Miriam-Webster Definition : a period of time that a person spends away from home, school, or business usually in order to relax or travel
Being overseas for the past seven months has not been a long vacation after graduating high school. Even though it does make me sad thinking that it will be all over in 2 and a half months and I will be returning home to start college/university. I have been to many places, but many times I just think about how much I would like to be home and how much easier it was to be at home compared to life overseas.
I have had the opportunity to visit many countries, which of course is absolutely incredible. But being in these countries hasn’t been a walk in the park. There are multiple challenges to visiting/living in different countries. I have had to overcome many challenges living in France and one of them that comes up a lot is that I just have to be okay with not knowing what is going on 95% of the time.
I may not be attending college/university at this moment in time, but I am constantly learning. I have a French lesson every Monday and Wednesday (which I am thinking of changing to just once a week soon). After the lessons, I am left with homework that takes me awhile to complete. Besides the proper French lessons, I am learning more about the French culture and language just by living in a French family and really just being immersed in the french lifestyle. Another way I am learning is that I am constantly reading books (I take a bus back in forth from where I live to where I work everyday and it is a hour 30 min journey each way) and studying Gods word (currently going through “Abide: A Study of 1, 2, 3 John” by Jennifer Wilkin). I can definitely say compared to my peers, I am not in college/university but I am indeed learning a fair share that will stick with me for the rest of my life. These lessons are even motivating me on my next steps in life after this year has ended.
I do not currently have a paid job, which makes life difficult financially. I have had to learn how to budget well. Learning to decide what is important and what I can live without. I have learned what it means to appreciate money, appreciate the generosity of those that give money, and the complete joy of finding a euro on the road.
In Marseille, most of my time is spent working at schools. Sometimes I have selfish thoughts and think that it doesn’t matter the effort that I put into the day, I am not getting paid. I typically nip those thoughts in the butt real quick, and think of how I can be a encouragement and a light of Jesus to those around me, because money shouldn’t affect my attitude or how I work/show love to others. It should be that I am loved by God and can thus show this to others. So with that, I do something that I don’t have to do. It is encouraging to the other teachers that are really tired from a long day of dealing with children.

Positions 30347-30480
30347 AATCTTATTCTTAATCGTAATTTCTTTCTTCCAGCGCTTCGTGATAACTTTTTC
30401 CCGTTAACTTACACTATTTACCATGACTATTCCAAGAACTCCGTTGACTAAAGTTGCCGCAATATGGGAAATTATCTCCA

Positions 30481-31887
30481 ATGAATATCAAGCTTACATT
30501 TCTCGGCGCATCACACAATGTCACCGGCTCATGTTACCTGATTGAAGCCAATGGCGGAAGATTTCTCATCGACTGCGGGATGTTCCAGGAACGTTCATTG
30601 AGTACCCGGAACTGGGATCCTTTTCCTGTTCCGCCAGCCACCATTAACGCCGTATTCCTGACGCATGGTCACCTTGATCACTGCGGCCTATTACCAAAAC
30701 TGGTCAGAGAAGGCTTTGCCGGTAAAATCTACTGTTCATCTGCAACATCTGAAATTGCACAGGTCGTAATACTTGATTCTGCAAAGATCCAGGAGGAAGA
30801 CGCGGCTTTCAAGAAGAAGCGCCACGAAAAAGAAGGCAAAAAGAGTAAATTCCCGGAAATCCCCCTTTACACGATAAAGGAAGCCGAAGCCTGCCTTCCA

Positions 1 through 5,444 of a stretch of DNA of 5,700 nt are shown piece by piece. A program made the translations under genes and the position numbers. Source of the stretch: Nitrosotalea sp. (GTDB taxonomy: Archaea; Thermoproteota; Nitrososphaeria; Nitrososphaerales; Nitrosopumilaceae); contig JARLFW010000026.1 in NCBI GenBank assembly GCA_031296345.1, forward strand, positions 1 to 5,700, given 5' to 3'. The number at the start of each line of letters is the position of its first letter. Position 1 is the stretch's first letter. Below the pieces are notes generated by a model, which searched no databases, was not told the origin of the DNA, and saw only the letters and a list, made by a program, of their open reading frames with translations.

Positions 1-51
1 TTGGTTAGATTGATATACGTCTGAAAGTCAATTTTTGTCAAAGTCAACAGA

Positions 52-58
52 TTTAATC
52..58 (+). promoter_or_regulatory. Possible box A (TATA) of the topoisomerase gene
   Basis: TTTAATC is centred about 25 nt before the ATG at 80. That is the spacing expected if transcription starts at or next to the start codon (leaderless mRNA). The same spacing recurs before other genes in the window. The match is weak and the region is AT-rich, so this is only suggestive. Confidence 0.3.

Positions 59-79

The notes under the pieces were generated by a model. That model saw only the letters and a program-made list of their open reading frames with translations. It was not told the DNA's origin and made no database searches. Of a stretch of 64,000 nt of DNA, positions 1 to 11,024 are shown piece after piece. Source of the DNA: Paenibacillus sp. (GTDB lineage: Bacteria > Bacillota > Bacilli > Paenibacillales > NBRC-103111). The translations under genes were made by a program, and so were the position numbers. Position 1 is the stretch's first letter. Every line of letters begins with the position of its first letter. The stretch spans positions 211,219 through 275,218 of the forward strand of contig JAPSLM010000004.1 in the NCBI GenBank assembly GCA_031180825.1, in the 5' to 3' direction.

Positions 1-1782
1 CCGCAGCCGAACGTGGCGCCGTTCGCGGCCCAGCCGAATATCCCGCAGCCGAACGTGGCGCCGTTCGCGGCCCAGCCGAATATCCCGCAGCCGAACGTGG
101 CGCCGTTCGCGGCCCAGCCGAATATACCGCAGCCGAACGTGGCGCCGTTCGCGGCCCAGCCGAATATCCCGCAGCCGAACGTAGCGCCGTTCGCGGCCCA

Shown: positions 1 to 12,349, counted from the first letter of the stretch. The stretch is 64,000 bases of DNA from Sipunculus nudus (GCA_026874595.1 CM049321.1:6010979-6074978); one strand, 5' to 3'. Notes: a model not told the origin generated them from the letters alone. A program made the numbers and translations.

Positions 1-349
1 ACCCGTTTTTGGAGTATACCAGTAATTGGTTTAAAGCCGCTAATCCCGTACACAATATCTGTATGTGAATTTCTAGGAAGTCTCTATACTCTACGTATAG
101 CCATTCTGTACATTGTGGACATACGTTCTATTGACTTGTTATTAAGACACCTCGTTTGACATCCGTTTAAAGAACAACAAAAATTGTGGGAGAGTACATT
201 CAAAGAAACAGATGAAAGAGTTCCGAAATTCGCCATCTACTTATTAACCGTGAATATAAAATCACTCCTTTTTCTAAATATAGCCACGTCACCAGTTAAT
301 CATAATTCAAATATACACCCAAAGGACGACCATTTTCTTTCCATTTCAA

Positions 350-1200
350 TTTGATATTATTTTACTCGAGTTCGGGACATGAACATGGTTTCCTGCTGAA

I am teaching myself how to teach English and in all honesty, I love it. I hadn’t really ever seen myself being a teacher, but now I am thinking that this is the carrier path I want to take. I, also, help some French kids (age 6-7) with mathematics and French grammar. I help them in french which makes me really exhausted at the end of the day.
In the beginning, when I had no idea what was ever happening I learned patience and self-control. Also, in the beginning I tried sleeping in through the family breakfast (which is at 7:30am) because I didn’t want to listen to more things I didn’t understand, but then I made a decision that the way to learn and build relationships with the family I live with is to participate in all that they do (Even if that means waking up and having breakfast with them when I am not obligated to).
When I made the decision to go to Italy to visit the Spotos, it wasn’t because I was looking to have a vacation in Italy, it was because I wanted to see what it meant to be a long-term missionary in a different country and to see a couple that has been sent out and supported by my home church in action.
When I decided to spend Christmas in France it was, because, yes, I wanted to see my best friend and meet her family, but it was, also, because I wanted to see what Christmas meant to the French.
Maybe, definition wise what I am doing looks like a “vacation”, because I am traveling a lot, but it isn’t. It is a mission trip. Sometimes I forget what it means to be on a mission trip in the chaos of living, but when I take a quick stop and breathe, I remember that to be able to devote this year of my life to God is a incredible opportunity that most people my age or any age don’t have. In the beginning, I thought being on a mission trip was what I could do for others, not that I would be learning from and being served by others in return.
Mission trip and Vacation are not the same thing. Some days I wish I could be on vacation and just travel around France just soaking in France as a tourist, but unlike a tourist I get to see things that are not just on the surface, but what is really in the heart of French people. Their struggles, hopes, dreams, etc and be able to share in them. That for me is greater than just going to Paris on my birthday.